An appropriate applicable biomarker for specific cancer
should not only be significantly differentially expressed,
but also be capable of defining the correlation with the
outcome of patients.
The limited sample size was another unavoidable
obstacle. In practical clinical application, the level of
circulating biomarkers would be under the influence of
multiple individual classifications, including age, gender,
ethnic, lifestyle, history of diseases, and so on. Although
many investigators validated that the miRNAs they
focused were not affected by individual characteristics, the
proportion may be limited, and larger sample size cohort
studies were still needed for further assessment.
Detection results could also be affected by measurement
principle, method, instrument, and the operation of
technicians. So expanding the sample size could be a
critical process to ensure the accuracy for cancer
diagnosis. In addition, the absolute quantitative detection
method may be promising as well as a basic level of the
circulating biomarker in healthy controls.
Differentially expressed circulating miRNAs may also
play other roles for patients suffering from different
cancers except for functioning as biomarkers. Some of them
may be just results or by-products of diseases, and the
others participated in the occurrence and development
of tumors directly or indirectly. There are few studies to
reveal the association between the levels of aberrant
expressions of miRNAs and therapeutic options so far.
However, those miRNAs that participated in tumor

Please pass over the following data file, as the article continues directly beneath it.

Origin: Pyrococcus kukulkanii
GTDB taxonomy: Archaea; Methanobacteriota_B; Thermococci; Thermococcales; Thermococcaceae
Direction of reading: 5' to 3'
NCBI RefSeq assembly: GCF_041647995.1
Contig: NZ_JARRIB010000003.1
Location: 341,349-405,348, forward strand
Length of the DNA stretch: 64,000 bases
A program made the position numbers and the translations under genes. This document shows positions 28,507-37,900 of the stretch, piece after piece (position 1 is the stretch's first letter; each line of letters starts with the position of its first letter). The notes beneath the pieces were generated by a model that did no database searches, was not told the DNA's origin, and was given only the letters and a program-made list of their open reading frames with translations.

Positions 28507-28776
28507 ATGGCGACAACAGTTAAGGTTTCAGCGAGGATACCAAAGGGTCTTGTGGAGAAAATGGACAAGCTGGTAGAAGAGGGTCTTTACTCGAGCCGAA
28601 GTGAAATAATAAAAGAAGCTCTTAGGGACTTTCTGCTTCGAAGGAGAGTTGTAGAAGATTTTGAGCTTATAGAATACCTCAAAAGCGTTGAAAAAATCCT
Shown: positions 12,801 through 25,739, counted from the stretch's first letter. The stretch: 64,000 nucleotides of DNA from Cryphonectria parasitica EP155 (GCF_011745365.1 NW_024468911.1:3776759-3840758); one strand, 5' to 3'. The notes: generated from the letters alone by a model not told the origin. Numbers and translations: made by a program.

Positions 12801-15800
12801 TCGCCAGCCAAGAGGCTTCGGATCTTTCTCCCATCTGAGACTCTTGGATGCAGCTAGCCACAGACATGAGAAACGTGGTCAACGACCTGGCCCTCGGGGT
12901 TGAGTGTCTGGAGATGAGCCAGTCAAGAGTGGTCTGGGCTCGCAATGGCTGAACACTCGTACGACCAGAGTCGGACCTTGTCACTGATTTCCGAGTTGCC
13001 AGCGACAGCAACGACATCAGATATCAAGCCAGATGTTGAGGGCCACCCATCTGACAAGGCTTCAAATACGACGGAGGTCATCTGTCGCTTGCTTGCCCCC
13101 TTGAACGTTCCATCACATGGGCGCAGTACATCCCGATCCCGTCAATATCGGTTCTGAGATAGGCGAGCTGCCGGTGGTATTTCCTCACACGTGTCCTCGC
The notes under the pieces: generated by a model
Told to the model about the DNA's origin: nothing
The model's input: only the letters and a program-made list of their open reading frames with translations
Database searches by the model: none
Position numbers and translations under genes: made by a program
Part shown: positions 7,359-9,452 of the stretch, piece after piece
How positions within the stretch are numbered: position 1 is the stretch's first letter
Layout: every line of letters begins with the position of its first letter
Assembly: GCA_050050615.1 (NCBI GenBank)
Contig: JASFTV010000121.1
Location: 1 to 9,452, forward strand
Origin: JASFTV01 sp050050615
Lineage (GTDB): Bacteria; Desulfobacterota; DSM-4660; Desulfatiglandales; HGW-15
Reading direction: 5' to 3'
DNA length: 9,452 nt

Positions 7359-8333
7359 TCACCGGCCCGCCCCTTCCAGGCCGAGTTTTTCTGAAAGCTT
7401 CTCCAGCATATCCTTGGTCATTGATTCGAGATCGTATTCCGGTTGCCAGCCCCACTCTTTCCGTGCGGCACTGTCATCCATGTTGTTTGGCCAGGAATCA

pathology may reflect and in turn change the cellular
transcriptome via complex regulatory network.
Exogenous overexpression or inhibition of those functional
miRNAs would probably rescue the pathological
development and do favor to the treatment and improvement.
Therefore, the circulating miRNA biomarkers could
further serve as valuable research targets and candidate
small molecule drugs for clinical treatment.
So far, multiple independent validation studies are still
demanded for clinical application. The combination of
miRNAs with other biomarkers and precise selection of
their origin could contribute to further researches.
Obtaining the comprehensive view of miRNAs,
identified and unidentified, as well as the lncRNAs,
circularRNAs, and other ncRNAs is still on the way. With
clearer regulatory guidance, a more precise approach
could be expected to provide a promising detection to
improve treatment outcomes.
In conclusion, circulating miRNAs exhibited promising
potential to serve as effective non-invasive cancer
biomarkers for clinical application. They may be valuable in
various aspects including cancer screening in the early
stage, subtype classification and drug sensitivity
prediction for treatment strategy selection, and screening the
chemo- or radio-resistance of tumors to prognosis the
outcomes and recurrences. Larger scale studies are
expected to further promote the sensitivity, specificity, and
applicability of potential circulating miRNA biomarkers
in the future.
ADC: Adenocarcinoma; AFP: Alpha-fetoprotein; BMI: Body mass index;
CA: Carbohydrate antigen; ccRCC: Clear-cell renal cell cancer;
CEA: Carcinoembryonic antigen; CRC: Colorectal cancer; DFS: Disease-free
survival; ER: Estrogen receptor; ESCC: Esophageal squamous cell carcinoma;
miRNA: MicroRNA; NSCLC: Non-small cell lung cancers; OS: Overall survival;
PCR: Polymerase chain reaction; PDAC: Pancreatic ductal adenocarcinoma;
PR: Progesterone receptor; PSA: Prostate-specific antigen; SCC: Squamous cell
carcinoma; TNBC: Triple-negative breast cancers
We appreciate the valuable comments from Prof. Qinghua Cui in Peking
University Health Science Center and the kindly linguistic assistance from
Qiaochu Zhang from Dep. Bioengineering and Biomedical engineering in
Rice University, Houston, Texas.
This work was supported by grants from the National Natural Science Foundation
of China (NSFC No.91749107, No.81672091) and Beijing Natural Science
Foundation (BJNSF No. 7172232).
HW, RP, and JW acquired the materials and wrote the manuscript draft. ZQ
and LX designed the drafting and reviewed and edited the manuscript. All